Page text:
Who Cares About Barry Bonds?
Wednesday - May 16, 2007
It should be only a matter of days before Barry Bonds breaks sports’ greatest record, and I don’t care. Given my preference, I would rather not see him surpass the mark established by one who not only battled big league pitchers but big-time racism and death threats just for having the audacity to play up to his abilities. But since baseball doesn’t care, why should I? Or anyone else, for that matter.
Years ago the game had sold its soul for the sake of ticket sales and TV ratings, and it can’t go back. Unfortunately, it also refuses to go forward.
The NFL, not exactly the league of extraordinary gentlemen, has finally decided that it can no longer follow lock step with one another to protect those who bring down their sport. Players and their union, tired of being lumped together with criminals and shady characters, are supporting the league and are taking a stand. Our national pastime has no such collective conscience, save for the one that guards self-interest and hammers anyone who dares to cross the thin blue line.
David Ortiz says he doubts whether Bonds took anything illegal and if he did, whether or not such additives would actually help.
A few days later, Curt Schilling tells WEEI radio that Bonds does not deserve to break the record. A quick chewing out by his manager and Schilling is falling all over himself to apologize. Baseball’s code of silence doesn’t even end at the locker room. Mike Krukow, one of the Giants’ radio announcers, called Schilling a blowhard and an idiot. My kingdom for an honest man.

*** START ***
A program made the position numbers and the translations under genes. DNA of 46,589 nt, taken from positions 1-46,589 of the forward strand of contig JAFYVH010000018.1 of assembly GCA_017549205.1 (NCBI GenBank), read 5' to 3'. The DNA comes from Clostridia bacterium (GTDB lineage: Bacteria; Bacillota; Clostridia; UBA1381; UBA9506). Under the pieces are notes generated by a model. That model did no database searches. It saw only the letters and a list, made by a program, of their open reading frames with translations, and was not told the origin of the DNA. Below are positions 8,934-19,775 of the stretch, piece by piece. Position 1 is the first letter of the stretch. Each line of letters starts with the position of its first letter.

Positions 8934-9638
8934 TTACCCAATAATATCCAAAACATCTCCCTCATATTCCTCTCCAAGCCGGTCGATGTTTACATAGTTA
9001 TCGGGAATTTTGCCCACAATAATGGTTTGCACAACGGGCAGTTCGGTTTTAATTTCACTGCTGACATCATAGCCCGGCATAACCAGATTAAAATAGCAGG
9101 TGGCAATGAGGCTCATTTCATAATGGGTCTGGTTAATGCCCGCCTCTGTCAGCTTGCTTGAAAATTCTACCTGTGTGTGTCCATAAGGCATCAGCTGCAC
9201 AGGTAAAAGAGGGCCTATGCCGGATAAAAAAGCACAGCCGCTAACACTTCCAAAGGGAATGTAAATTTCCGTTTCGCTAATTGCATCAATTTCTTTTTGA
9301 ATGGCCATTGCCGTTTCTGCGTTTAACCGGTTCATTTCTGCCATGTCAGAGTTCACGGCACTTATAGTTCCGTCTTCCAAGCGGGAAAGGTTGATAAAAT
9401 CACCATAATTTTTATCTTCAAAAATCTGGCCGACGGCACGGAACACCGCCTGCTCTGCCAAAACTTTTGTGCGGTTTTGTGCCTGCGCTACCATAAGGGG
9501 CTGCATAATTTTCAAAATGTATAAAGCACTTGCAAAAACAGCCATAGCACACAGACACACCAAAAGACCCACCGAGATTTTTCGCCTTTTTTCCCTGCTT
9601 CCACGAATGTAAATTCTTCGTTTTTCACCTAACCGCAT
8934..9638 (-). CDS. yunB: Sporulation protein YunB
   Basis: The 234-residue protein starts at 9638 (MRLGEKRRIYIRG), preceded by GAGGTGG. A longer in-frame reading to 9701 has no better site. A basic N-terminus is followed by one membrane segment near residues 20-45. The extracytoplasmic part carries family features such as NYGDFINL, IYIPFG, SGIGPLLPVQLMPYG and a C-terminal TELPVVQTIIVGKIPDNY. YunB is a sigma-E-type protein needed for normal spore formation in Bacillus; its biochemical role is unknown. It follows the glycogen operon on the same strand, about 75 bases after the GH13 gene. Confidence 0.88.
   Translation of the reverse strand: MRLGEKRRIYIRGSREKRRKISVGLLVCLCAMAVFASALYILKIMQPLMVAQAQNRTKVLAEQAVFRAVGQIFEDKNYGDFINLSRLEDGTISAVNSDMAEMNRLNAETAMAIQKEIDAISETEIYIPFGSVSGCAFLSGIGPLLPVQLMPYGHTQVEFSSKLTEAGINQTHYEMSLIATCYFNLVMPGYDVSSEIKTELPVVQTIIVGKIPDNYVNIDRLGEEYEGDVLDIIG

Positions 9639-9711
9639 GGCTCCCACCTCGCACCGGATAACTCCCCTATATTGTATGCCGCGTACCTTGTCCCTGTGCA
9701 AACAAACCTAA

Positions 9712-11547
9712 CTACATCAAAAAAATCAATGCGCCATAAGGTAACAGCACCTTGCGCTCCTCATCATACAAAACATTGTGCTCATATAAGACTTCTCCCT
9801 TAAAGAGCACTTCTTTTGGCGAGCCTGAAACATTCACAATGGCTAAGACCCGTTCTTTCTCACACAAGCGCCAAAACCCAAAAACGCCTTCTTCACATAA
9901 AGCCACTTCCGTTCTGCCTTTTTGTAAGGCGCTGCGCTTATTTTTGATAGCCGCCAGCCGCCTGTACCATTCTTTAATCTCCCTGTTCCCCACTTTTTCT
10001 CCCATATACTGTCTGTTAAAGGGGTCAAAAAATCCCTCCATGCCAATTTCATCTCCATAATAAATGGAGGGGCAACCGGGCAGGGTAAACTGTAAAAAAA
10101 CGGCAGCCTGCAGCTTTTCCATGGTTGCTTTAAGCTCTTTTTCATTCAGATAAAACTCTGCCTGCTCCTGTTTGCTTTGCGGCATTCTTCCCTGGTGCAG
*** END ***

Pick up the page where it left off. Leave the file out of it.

Hank Aaron has taken hits for saying he won’t be at the game where Bonds breaks his mark. His statement is a quiet yet direct stand against the illegal practices that the league silently authorized for more than 10 years. Bud Selig, Aaron’s longtime friend, has only said that baseball will do what is appropriate, and most recently that he is unsure if he will attend. Selig can wag any implied finger of shame that he cares to, but any real statements against Bonds would be laughably hypocritical coming from the man who in a 1995 interview talked about executives meeting on the subject of steroids more than a year prior. Then again, not even Aaron is above blame.
As the vice president of player development for the Atlanta Braves, he was in a position to do something about the problem. As the holder of the record and maybe the greatest living ballplayer, he had the clout and access to decision-makers on both sides. Aaron didn’t take advantage of his position. No one did.
Years ago this mark would have meant an awful lot. As one who as a youth would recalculate the stats on baseball cards just for the fun of diving into the numbers, 755 was biggest and most glorious. Hidden among the numbers was the code to the past that allowed baseball fans to compare eras and athletes. We didn’t even need explanations. Just say 755, 4,121, 511, 56 and fans immediately know what the number stands for and who achieved the mark. Now that’s pretty much gone with the ongoing offensive explosion resulting from performance enhancers, legal and otherwise, and pampered, inadequate pitching.
If I’m in a position to turn on the TV or flip channels to see the record fall, then I probably will. I won’t tape it, or if it takes any real effort I’ll most likely pass on the occasion - not as a matter of protest, but because it’s difficult to get worked up over a tainted event where those entrusted with maintaining its integrity have long ago turned their heads.
I don’t hate baseball. I’ll still root for my favorites, cheer athletic excellence and begin most mornings conversing about what happened the night before. But, really, it’s nothing more than just great entertainment. Yes, I want to see the Tigers return to the World Series, but I won’t lose any sleep if they don’t.
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